Last week, President Bush said that he would welcome "an honest debate about Iraq" -- as long as "the tone of this debate is respectful."
Oh, really? Then he should start by denouncing the despicable smear campaign being launched against Jack Murtha.
The attacks, calling into question the military record of a decorated 37-year war veteran, and launched on the eve of Murtha's powerful appearance on "60 Minutes", are a vile, noxious, and blatantly obvious attempt to keep the press and the public from engaging in that "honest debate about Iraq."
They are the lowest form of character assassination -- cranked out by the GOP attack machine with ruthless efficiency (and almost comical predictability). A belly flop into the Beltway sewer that degrades a political culture already so befouled it might seem beyond further degradation. But then we get this effluvium -- and the stench hanging over our democracy becomes unbearable.
Bush must make it clear, immediately and in no uncertain terms, that, as a country, we need zero tolerance for this contemptible attempt to shove the reputation of a man who put his life on the line for his country into the media wood chipper. If Mrs. Alito cried over some of the questions asked of her husband, what should Mrs. Murtha do, slit her wrists?
Denouncing the swift-boating of Murtha would have the additional benefit of being something of a "do over" for the president -- a second bite at the Swift Boat apple. Another chance to finally do the right thing.
During the 2004 campaign, Bush was repeatedly asked if he would denounce the charges being leveled against John Kerry's war record by the Swift Boat Veterans for Truth. But he refused, dancing around the issue by calling on Kerry to join him in condemning all ads paid for by 527 groups.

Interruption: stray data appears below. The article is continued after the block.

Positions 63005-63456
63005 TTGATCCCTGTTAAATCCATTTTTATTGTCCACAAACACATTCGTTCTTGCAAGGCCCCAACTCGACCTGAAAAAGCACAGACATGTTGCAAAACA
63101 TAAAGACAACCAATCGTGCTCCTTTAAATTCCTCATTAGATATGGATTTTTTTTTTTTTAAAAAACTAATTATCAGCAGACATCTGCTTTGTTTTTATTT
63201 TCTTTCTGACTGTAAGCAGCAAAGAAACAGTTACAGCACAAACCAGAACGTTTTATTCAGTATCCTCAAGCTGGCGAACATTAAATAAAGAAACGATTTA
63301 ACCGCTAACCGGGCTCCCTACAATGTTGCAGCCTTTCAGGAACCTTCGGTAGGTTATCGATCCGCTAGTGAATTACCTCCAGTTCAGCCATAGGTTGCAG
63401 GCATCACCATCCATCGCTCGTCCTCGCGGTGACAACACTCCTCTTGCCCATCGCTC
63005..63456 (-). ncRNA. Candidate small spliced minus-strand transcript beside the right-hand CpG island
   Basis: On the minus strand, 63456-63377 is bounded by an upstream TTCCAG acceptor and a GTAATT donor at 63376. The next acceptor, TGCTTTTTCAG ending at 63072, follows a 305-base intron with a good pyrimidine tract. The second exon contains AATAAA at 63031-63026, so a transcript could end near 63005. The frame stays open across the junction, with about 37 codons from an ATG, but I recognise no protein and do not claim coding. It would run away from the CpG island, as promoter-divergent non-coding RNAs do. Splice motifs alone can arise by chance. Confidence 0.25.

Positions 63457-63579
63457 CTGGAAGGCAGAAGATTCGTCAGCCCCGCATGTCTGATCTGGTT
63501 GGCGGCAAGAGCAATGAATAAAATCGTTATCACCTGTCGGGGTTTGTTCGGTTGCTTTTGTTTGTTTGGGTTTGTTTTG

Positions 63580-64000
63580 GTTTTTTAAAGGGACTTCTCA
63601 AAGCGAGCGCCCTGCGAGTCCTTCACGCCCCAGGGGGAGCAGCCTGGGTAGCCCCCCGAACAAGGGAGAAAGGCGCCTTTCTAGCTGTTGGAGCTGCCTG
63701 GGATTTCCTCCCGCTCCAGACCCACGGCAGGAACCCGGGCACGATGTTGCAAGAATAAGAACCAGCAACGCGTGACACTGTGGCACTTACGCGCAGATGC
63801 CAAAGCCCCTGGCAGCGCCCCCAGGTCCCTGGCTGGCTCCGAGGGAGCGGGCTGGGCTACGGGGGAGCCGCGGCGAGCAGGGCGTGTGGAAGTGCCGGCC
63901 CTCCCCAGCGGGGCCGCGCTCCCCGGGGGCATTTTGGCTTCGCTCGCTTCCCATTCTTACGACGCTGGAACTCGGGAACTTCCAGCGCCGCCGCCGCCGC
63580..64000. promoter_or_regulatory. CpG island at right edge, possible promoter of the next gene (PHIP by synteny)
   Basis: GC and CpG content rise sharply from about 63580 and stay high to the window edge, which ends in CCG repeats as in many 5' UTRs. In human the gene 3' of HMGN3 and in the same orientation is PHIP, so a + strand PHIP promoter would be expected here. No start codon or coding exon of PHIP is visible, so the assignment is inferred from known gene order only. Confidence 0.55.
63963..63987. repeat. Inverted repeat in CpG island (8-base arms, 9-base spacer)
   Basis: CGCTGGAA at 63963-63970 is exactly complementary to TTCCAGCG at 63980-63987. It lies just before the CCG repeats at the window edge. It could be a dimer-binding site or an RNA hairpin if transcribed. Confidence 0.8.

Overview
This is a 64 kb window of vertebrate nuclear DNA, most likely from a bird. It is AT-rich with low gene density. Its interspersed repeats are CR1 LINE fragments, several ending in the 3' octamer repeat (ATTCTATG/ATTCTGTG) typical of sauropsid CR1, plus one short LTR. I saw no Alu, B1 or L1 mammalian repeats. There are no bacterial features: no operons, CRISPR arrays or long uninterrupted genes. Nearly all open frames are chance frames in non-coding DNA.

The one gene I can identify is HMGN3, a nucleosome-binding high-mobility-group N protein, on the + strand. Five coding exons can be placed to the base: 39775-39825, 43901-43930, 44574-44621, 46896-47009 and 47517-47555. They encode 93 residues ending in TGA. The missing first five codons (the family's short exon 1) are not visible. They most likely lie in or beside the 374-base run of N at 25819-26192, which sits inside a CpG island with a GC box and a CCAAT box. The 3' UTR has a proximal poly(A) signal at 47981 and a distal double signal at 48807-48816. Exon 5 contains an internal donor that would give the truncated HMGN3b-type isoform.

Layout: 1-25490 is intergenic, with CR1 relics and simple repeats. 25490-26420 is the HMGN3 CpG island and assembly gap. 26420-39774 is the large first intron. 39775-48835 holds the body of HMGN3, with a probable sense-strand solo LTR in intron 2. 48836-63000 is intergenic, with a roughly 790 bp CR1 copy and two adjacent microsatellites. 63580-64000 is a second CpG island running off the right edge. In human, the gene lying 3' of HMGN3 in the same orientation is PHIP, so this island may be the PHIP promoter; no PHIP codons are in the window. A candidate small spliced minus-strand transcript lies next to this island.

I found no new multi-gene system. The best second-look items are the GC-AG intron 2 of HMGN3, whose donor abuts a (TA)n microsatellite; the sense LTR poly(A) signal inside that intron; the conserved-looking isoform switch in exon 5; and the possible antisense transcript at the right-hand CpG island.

From an August 23, 2004 press availability at the Crawford ranch:
Q: Why won't you denounce the charges that your supporters are making against Kerry?
BUSH: I'm denouncing all the stuff being on TV of the 527s. That's what I've said. I said this kind of unregulated soft money is wrong for the process. And I asked Senator Kerry to join me in getting rid of all that kind of soft money, not only on TV, but used for other purposes, as well.
It was the old, "I'm not going to call off my attack dogs in the middle of a campaign unless he calls off his" dodge. The politics of mutually assured personal destruction.
But, with Murtha, there is no presidential campaign going on -- and no one around Murtha is running ads against the president. What's more, Bush has called Murtha "a fine man, a good man, who served his country with honor and distinction as a Marine in Vietnam and as a United states Congressman."
So what's the president's excuse for remaining silent this time?
There is none. He needs to speak up and do the right thing. Now. Anything less will not only be a slap in the face of Murtha but in the face of all combat veterans and their families.
As G Joseph Duran, an active Marine currently serving stateside, put it in a comment on Murray Waas's and Bob Cesca's terrific posts on the smearing of Murtha: "No one, and I mean no one, has the right to impugn our service, or our credentials without expecting a defense. I am defending Mr. Murtha because he did in Vietnam what others would not do... And when I come home, will you be there to slander me too?"
What do you say, Mr. President?